Tuesday, December 20, 2011

Celebrating Differences

Over the years, we have had children with so many cultural backgrounds.  It has helped us to grow as people.  We enjoy learning the celebrations of many different ethnicities.

Tonight begins Chanukah.  My children love the lighting of the candles and the treats that come with the celebration of the lights.  We have decided that this Thursday will be the night we make doughnuts or sufganiyot.   This is their most favorite part of our traditional celebration.  They are delicious, and we only make them once a year.  We do not always make Challah bread during Chanukah, but this year the holiday season will allow us to do that as well.  Lexy is especially thankful when we make Challah and was excited when I texted that this will be happening this holidays season.

Tomorrow is the beginning of winter solstice. Many cultures celebrate the coming of the the light. Our family will participate in a dusk to dawn bonfire with food and friends.  The storytelling season is in full swing, so there will be many stories to absorb by the fire.  This is a part of our American Indian culture.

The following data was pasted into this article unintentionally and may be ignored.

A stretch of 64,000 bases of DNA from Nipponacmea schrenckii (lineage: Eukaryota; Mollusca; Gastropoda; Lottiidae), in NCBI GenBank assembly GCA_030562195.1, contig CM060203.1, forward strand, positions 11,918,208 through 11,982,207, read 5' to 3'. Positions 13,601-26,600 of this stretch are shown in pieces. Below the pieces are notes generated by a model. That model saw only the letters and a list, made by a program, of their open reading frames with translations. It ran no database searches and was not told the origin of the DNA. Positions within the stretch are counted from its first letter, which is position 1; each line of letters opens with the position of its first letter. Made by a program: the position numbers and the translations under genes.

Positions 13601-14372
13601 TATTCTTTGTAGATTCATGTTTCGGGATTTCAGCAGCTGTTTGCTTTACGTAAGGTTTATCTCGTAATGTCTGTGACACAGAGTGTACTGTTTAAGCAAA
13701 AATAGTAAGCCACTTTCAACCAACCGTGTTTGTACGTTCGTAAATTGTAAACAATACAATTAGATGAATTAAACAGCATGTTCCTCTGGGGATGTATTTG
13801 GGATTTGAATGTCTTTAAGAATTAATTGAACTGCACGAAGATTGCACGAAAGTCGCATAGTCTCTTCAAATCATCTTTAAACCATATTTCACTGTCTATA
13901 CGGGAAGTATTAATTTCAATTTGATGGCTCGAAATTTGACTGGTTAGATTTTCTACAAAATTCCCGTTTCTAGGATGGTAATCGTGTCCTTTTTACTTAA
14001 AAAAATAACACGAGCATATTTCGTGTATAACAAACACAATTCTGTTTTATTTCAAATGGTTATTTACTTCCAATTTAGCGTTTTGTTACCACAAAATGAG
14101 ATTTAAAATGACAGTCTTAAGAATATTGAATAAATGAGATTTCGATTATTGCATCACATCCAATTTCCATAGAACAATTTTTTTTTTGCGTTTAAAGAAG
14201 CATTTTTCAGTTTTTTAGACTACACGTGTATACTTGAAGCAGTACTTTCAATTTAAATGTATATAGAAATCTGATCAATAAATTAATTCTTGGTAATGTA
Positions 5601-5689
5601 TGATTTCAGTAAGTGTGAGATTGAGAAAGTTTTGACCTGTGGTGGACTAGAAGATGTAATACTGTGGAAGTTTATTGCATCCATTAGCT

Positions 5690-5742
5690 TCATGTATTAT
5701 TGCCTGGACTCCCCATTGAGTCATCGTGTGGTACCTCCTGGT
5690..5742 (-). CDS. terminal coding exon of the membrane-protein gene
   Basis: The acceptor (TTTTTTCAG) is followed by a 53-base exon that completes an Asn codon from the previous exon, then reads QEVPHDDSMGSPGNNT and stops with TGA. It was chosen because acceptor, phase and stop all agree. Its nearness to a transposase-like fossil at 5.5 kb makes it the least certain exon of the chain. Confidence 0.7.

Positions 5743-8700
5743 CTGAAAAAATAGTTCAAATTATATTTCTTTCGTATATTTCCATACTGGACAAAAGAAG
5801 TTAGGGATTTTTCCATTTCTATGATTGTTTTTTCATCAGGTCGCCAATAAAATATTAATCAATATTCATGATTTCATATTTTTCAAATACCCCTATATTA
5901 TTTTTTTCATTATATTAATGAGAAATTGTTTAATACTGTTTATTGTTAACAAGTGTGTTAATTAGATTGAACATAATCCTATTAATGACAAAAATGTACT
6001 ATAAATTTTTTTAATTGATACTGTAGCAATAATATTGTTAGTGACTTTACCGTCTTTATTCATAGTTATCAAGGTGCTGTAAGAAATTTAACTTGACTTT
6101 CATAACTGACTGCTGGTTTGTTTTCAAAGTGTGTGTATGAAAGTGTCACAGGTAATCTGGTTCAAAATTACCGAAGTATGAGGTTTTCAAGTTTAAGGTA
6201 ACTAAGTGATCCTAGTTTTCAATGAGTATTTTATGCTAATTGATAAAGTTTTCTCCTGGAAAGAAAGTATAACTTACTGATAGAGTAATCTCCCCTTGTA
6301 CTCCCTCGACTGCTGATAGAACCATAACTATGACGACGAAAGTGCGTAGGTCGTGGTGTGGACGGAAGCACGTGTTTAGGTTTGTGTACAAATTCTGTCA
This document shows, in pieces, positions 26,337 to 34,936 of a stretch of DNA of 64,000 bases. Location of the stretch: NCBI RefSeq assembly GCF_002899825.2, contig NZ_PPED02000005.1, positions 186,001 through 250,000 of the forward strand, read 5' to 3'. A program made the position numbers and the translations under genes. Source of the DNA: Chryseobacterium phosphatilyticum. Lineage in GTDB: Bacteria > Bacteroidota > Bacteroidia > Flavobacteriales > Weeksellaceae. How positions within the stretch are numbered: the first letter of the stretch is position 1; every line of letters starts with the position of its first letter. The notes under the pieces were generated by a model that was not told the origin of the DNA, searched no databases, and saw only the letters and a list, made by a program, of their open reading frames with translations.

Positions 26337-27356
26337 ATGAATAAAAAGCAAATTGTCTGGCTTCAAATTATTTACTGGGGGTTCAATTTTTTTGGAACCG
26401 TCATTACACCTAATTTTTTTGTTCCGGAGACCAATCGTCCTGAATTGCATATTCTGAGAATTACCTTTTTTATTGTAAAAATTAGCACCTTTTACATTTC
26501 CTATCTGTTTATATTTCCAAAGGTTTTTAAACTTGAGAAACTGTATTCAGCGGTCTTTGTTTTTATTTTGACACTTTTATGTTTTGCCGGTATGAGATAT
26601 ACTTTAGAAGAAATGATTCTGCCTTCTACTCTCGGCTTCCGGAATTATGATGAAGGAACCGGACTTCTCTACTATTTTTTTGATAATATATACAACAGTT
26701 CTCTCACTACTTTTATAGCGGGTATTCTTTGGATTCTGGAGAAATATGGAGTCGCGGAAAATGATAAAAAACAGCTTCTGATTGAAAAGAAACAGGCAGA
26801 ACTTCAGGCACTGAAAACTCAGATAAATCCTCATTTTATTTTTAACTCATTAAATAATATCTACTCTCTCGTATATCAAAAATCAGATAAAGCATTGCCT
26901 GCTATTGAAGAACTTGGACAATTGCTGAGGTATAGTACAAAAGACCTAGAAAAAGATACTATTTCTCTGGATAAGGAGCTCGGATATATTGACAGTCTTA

Lexy especially enjoys Kwanza and the seven principles.  Each day is dedicated to a specific principal.  They are Umoja (Unity), Kujichagulia (Self-Determination), Ujima (Collective Work and Responsibility), Ujamaa (Cooperative Economics), Nia (Purpose), Kuumba (Creativity), and Imani (Faith).   Much can be learned from the celebration of Kwanza, which like most holidays, ends in a feast.

Sometimes, I think my kids want to celebrate all of the holidays for the feasting.  I guess why not?  They have had so little food to enjoy in their lifetimes.  Learning to celebrate with food is a lasting love for them.  Sure, they still hoard some of the treats. Its okay.  We learned long ago that it was not the end of the world to lock up the treats, so they were there for everyone to enjoy.

Christmas is a huge blow out with lots of goodies and presents.  We rarely buy much except at Christmas.  No big back to school shopping.  No huge birthdays.  But at Christmas, there are many presents under the tree.  Candlelight church services are attended.

Blending our family traditions with others and celebrating culture is one of the blessings of foster care and adoption.  May your family enjoy their celebration this holiday season.

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